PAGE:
Police boards back at table for another round

April 29, 2009

Like a punch-drunk boxer, Port Hope and Cobourg officials are sitting down for another set of discussions on the future of policing in West Northumberland.

Oblivious to the pain this inflicts on the public, the two sides revisit one of the oldest political deliberations in Northumberland history, comparable only to the 25 years of waste management discussions and the endless amalgamation talks that carried on for more than 30 years.

Cobourg CEO Steve Robinson announced last week communications and dispatch service will be at the top of the list as the two sides look at possible efficiencies and cost-savings when talks in May. It is not the first time Port Hope and Cobourg shared costs to save money.

These discussions are nowhere near the topic of amalgamating forces. Both sides are working to complete provincially mandated business plans. Still, the fiscal pressures Cobourg and, in particular, Port Hope face should leave taxpayers scratching their heads.

Port Hope’s hybrid service, shared with the OPP, has worked in the past, but Chief Ron Hoath makes no bones about the advantages of including Cobourg. Quietly, he must be very concerned about how the municipality hopes to deal with the police headquarters, which is under huge strain to house the force. No figures are public, yet. But, it doesn’t take a particularly active imagination to realize this is going to be expensive.

Also, the death of a Port Hope man in one of its cells last year compounds the issue. Currently, the force is using Cobourg’s detention cells. (Oh my, is that a shared service?) That problem is receiving a separate study that will likely reveal additional expenses when it is released in May.

Cobourg just completed major renovations to its building on King Street and is enjoying a calmer public persona after several years of turmoil involving the former chief and a separate discipline hearing for one of its officers.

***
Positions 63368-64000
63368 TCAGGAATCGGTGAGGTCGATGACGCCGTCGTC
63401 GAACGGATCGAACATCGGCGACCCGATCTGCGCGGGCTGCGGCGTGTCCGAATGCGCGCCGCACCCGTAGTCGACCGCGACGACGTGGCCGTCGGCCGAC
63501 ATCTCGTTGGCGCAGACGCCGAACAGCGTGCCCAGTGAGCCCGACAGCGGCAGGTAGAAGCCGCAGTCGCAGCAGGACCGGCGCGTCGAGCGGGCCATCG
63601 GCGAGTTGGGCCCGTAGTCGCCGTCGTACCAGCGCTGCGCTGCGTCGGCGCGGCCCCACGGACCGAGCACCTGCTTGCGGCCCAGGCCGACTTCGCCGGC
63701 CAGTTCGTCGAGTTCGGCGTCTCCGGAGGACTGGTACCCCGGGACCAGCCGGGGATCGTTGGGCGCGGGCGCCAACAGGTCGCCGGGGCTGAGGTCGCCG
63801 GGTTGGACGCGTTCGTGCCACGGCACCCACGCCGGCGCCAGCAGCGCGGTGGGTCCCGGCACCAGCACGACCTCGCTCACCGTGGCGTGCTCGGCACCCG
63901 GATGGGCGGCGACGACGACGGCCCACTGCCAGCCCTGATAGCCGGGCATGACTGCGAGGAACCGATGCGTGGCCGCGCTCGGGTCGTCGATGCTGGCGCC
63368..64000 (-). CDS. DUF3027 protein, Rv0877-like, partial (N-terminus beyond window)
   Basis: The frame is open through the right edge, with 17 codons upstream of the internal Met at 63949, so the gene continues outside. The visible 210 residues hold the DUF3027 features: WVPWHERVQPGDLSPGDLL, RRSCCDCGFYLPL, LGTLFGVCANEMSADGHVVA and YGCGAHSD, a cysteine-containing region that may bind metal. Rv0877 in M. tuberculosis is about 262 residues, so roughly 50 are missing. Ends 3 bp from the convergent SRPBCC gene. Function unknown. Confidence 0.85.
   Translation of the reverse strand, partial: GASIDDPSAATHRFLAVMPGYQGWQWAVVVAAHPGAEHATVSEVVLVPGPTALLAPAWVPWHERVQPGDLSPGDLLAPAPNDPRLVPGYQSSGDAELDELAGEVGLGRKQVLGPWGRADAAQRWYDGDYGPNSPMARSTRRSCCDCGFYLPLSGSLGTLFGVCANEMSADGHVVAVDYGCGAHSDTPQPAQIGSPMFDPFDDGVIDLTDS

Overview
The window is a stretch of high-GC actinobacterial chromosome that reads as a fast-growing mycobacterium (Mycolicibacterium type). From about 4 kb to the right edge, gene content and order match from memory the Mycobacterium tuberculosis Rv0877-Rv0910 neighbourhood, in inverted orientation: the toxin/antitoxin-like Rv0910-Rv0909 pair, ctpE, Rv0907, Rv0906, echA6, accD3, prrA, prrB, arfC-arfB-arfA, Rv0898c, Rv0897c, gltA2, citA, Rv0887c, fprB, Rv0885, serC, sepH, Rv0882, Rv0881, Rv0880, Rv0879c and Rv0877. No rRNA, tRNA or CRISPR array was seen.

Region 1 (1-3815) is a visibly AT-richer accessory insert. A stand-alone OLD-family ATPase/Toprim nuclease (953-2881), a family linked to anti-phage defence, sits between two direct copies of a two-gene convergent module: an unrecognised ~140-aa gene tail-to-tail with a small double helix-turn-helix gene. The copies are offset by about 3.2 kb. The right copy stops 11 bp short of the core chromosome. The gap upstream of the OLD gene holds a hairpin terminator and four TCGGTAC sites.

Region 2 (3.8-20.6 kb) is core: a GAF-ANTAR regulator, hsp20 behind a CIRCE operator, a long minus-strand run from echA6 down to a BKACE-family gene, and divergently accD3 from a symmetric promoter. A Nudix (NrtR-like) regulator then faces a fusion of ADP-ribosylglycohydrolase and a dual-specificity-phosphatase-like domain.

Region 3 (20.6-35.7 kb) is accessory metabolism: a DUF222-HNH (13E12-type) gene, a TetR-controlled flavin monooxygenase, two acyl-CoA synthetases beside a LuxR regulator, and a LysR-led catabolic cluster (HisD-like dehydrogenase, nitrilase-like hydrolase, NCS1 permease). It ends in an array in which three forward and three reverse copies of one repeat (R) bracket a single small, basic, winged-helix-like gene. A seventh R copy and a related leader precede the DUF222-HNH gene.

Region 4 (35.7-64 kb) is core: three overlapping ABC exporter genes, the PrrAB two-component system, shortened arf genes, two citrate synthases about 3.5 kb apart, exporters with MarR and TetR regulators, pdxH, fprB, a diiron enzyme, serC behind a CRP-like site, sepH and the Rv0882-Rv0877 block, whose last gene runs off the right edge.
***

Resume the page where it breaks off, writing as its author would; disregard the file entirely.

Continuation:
Talks surrounding a joint communication service have taken place in the past. There have been concerns about reach and reliability, but these were minor compared to the political intractability demonstrated by Port Hope’s political leaders.

However, the fiscal reality may outweigh political will, finally.

With the growing financial demands of keeping its own force, Port Hope politicians may need to bow to the obvious advantage of a combined police service. A new shared centrally-located police headquarters (maybe at County Road 2 and Theatre Road) could house the three forces.

The officers could continue to patrol using town-specific cars to maintain the local identity, but a centralized dispatch, holding cells, court services, crime scene investigation, long-term investigations, undercover operations and so forth could be communal. This means the public would see a unique service, while the operations side of the force would be blended.

County policing died on the table because political leaders recognized the importance of local policing. This is an important value and must not be ignored. However, a West Northumberland force undermine the communities and the number of competing interest can be mitigated sufficiently to allow each municipality to maintain its autonomy; while, at the same time, it gives taxpayers a break.

Port Hope needs to sit down in its corner of the ring and shake off its stupor in order to see it is losing the battle before it falls to the mat at the expense of its residence.

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